Greenback Cutthroat Trout
Greenback Cutthroat Trout
Oncorhynchus clarki stomias
|Listed||March 11, 1967 Endangered|
|Reclassified||April 18, 1978 Threatened|
|Description||Heavily spotted trout; males often have a blood-red belly|
|Habitat||Flowing mountain streams.|
|Reproduction||Spawns in the spring.|
|Threats||Competition with non-native trout, habitat degradation from mining and logging, water diversion.|
The greenback cutthroat trout, Oncorhynchus clarki stomias, typically ranges from 10-15 in (25-38 cm) in length. The largest individuals may weigh up to 4 lbs (1.5 kg). The body and head are elon-gated. Of all cutthroat trout subspecies, the green-back generally has the largest spots and the most numerous scales. It displays a dark "cutthroat" mark under each side of the jaw. The belly of the mature male is often a vivid, blood-red color.
The greenback cutthroat trout feeds on aquatic insects in streams and zooplankton, benthic crustaceans, and insects in lakes. Larger individuals may feed on larval tiger salamanders and darters. If food supplies are adequate and suitable spawning gravel is available near the female's home range, there is no migration. Because trout are an opportunistic feeder, the quantity and quality of food are not a serious limiting factor to the species' survival.
The greenback cutthroat trout reaches sexual maturity at 2-3 years of age. Spawning occurs annually in the spring and early summer until death, at 4-5 years in streams and 8-10 years in lakes. Females construct nests in gravel substrates while the males observe her progress. The dominant male constantly drives away subordinate males, and he fertilizes the eggs during spawning. Other males may fertilize the eggs as well. Females construct nests in suitable gravel and spawn several times over a 2-3 day period. After the eggs are spawned and fertilized, the female covers the eggs with gravel and abandons the nest. Spawning peaks when daily water temperature exceeds 45°F (7°C). The average fecundity of females is 700-1,000 eggs per pound of body weight. The incubating eggs require adequate water flow to maintain sufficient oxygen levels.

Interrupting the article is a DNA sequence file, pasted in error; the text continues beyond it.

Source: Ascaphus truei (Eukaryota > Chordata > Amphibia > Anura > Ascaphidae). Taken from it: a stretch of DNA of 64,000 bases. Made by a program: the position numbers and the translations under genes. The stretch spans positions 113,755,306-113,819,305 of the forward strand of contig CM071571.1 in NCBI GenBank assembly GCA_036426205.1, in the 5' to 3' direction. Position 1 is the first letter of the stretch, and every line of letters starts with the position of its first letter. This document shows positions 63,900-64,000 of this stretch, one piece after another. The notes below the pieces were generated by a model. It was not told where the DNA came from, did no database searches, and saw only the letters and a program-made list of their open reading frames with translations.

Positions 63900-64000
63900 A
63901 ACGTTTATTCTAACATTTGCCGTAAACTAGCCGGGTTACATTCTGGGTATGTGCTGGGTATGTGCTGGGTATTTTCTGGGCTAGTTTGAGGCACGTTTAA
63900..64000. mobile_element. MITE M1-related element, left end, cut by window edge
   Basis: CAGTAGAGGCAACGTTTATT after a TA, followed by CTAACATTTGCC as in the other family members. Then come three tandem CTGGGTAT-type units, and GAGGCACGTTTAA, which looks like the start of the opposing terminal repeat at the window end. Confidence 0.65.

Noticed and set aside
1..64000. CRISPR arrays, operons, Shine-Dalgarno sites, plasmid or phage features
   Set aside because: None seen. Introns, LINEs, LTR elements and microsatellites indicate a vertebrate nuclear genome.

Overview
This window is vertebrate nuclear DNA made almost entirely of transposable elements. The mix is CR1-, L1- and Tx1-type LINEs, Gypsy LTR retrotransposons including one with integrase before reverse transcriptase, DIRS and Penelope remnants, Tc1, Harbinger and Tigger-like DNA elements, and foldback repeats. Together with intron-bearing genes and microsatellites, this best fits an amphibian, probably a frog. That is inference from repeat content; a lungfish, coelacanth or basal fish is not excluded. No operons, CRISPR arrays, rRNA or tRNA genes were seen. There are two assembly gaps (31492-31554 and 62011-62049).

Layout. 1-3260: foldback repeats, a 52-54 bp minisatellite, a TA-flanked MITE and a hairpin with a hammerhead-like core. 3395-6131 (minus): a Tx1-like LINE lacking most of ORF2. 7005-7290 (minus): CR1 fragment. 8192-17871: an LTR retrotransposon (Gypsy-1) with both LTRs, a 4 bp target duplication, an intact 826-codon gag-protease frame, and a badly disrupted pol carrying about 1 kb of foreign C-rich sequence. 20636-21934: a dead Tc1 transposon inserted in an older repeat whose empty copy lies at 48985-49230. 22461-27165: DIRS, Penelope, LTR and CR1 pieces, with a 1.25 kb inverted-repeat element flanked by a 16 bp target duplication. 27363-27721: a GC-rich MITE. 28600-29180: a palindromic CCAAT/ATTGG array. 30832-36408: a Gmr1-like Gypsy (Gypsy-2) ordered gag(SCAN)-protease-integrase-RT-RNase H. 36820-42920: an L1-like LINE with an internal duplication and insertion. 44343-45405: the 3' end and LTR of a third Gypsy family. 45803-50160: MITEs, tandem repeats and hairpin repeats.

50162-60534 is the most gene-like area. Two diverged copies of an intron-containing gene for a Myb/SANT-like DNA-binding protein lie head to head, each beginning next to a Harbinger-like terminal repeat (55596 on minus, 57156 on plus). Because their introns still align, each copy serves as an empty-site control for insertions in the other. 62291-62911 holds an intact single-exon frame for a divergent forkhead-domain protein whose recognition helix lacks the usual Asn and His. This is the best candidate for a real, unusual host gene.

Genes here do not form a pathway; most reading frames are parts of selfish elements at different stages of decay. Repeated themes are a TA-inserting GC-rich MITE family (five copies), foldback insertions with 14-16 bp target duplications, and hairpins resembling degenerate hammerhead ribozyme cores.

In head-to-head competition with the brook trout, the greenback cutthroat is invariably the loser. Although adults rarely interact, brook trout juveniles are more aggressive and drive greenback juveniles out of shallow, protective streams into larger creeks and rivers, where they are devoured by predators.
This trout inhabits undisturbed headwaters at elevations of 7,000-11,000 ft (2,100-3,200 m) in the Rocky Mountain National Park and in one spring-fed pond at Fort Carson. It prefers clear, swiftflowing mountain streams but the greenback cutthroat can survive in any habitat and tolerate any water conditions that support other species of trout. Young and juvenile fish occupy shallow, more open habitat, while older fish prefer deeper water with more cover, particularly overhanging banks and vegetation. Riffle areas are used for spawning. Juveniles tend to shelter in shallow backwaters until large enough to fend for themselves in the mainstream.
The greenback cutthroat trout is the only trout endemic to the Rocky Mountain sources of the South Platte and Arkansas River systems of north-central and central Colorado. Its range extended from the headwaters of both rivers to the foothills along the Front Range.